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Do you suffer from food allergies?
Raise of hands, please.
Food allergies can be very unpleasant and can feel frustrating at times. If you are someone recently diagnosed, you may be running through your mind all the ways this will inconvenience you.
I’m here to let you know that you are not alone. You will be able to navigate this new world with a little help and some support.
My experience with food allergies started at a young age. I would randomly break out in hives and as a child of the 1980s, the way they handled it was by process of elimination.
Eventually, my parents figured out that milk was the culprit. Back then there were not the plethora of alternatives that there are today. I made faces every time I had cereal with rice milk (I hated the taste of rice milk.)
If my memory serves me right, I think I was the only kid in my class with a milk allergy. I remember every time it was snack time in elementary school, everyone got milk and I got the sugary orange drink in that cute little cartoon.
Fast forward to preadolescent years when the doctor said,
“Let’s reintroduce milk and see how she does.”
This time I didn’t break out in hives so the doctor said, “you can give her milk now.” Guess what?
I still got sick.
Not hives but GI sick and would get a weird rash. So my parents mentioned it to the doctor, and he said, “she’s just lactose intolerant.”
After that, my parents gave me milk products and I would get sick. Throughout college and into young adulthood I was still eating milk products and still getting sick at every meal. I did not have a good relationship at all with food.
Who wants to eat when they feel sick after every meal? NOT ME.
I was 30 years old when my twins were born. My husband and I said, “Let’s try for one and see how that goes.” We were blessed with the two for one special.
Our twins came three months early. Much to our surprise, they could not digest milk either. I knew I would not be able to take care of twins with medical needs and be sick every time I ate.
At this point, I was also suspecting that there were other foods wreaking havoc at each meal. Finally, I found someone willing to do delayed food allergy testing. The results came back. I was a plus three on the charts for milk, casein and egg whites, and I was sensitive to gluten as well.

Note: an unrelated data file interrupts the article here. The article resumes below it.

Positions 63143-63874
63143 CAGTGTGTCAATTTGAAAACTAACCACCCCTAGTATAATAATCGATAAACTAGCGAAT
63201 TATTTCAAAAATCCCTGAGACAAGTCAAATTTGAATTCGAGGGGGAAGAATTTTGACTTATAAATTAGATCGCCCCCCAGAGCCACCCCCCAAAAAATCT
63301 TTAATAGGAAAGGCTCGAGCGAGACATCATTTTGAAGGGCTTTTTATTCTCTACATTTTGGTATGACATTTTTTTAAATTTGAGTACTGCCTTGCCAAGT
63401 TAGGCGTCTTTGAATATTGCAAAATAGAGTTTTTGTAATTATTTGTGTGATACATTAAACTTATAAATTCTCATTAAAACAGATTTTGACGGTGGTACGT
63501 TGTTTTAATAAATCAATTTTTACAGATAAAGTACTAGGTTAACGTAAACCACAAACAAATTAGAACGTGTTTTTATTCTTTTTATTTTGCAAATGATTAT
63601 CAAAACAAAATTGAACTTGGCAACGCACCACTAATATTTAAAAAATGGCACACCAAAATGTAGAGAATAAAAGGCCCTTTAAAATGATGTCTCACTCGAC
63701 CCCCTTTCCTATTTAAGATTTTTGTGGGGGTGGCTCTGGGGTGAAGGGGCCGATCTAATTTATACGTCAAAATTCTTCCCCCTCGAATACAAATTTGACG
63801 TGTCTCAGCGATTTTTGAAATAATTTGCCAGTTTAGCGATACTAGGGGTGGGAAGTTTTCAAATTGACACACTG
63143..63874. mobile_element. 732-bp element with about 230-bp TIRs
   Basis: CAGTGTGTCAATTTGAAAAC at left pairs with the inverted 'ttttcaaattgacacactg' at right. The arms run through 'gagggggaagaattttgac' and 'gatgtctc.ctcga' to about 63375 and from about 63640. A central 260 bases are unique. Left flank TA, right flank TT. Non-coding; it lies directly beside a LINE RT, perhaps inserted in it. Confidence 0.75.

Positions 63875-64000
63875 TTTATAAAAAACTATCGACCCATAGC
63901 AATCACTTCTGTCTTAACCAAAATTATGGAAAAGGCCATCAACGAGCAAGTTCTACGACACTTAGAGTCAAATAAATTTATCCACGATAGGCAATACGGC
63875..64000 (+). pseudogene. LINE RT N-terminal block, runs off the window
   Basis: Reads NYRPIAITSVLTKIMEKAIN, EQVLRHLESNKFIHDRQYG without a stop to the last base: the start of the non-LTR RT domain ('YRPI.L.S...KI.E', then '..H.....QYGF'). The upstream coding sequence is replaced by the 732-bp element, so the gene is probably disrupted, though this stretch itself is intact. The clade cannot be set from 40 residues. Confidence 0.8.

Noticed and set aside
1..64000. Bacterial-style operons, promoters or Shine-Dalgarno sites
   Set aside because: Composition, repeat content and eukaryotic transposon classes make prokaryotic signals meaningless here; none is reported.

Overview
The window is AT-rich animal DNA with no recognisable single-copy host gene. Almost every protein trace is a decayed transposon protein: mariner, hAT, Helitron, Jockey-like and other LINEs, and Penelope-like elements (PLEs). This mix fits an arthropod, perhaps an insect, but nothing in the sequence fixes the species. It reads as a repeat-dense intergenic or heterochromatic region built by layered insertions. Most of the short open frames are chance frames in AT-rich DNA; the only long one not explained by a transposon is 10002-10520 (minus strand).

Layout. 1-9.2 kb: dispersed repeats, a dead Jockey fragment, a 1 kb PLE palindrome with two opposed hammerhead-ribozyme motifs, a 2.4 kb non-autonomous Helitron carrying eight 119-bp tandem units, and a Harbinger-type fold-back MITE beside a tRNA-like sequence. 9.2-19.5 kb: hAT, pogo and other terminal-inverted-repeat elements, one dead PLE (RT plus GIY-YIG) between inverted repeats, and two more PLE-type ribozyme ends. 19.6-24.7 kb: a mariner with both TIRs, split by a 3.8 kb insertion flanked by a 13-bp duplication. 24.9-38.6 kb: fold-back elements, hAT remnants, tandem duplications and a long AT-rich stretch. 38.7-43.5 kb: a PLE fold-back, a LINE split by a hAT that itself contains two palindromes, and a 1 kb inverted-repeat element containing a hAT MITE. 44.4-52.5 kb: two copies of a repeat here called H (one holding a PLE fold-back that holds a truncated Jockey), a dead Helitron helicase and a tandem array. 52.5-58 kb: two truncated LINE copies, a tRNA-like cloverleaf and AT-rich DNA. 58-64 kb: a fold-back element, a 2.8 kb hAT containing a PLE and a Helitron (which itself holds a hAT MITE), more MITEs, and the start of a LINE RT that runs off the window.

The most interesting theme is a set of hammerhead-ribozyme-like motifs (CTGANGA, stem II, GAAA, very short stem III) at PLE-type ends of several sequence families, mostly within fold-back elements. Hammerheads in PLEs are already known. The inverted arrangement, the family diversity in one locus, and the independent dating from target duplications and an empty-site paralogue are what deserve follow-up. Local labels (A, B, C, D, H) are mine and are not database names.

I cut it all out of my diet.
It wasn’t easy. Going to the grocery store felt like it took forever. I was reading every label thinking I should be able to eat this and then realizing I can’t.
Finding products gluten and dairy free but it had eggs in it. Basic taco seasonings were containing wheat. I felt doomed and was seriously wondering what I was going to eat.
How did I overcome all of this? With sheer DETERMINATION.
I started making a note of all the brands that were allergen friendly. I shopped mostly in the organic section and produce section. I began to eat clean. I prepared more of my foods.
I got on websites of my favorite restaurants and looked at their allergen menu to see if I could still eat there. If there were foods I could eat, I made a list. When I finished my research, I had a list of places I could eat at and what I could eat.
Holiday dinners consist of verbalizing my food allergies and working with the host to ensure I have something to eat. Many times I make food I can take along.
If I have friends who want to eat out, I communicate where I can go. If they are going to a place I cannot eat at, I eat before. Going on vacation involves a little more preplanning and preparation.
I’ve learned how to adapt. Is it still frustrating at times? ABSOLUTELY.
Seven years ago I decided to no longer feel terrible every time I ate. I decided to listen and take care of my digestion system and give it foods it can digest.
Most importantly I made the decision not to allow food allergies to get in the way of my social life and my day to day living.
Favorite Places to Shop Allergen Friendly Foods Online
Whole Foods Market is one of my favorite grocery stores for allergen friendly foods. As a prime member, I receive extra savings on sale items and prime deals.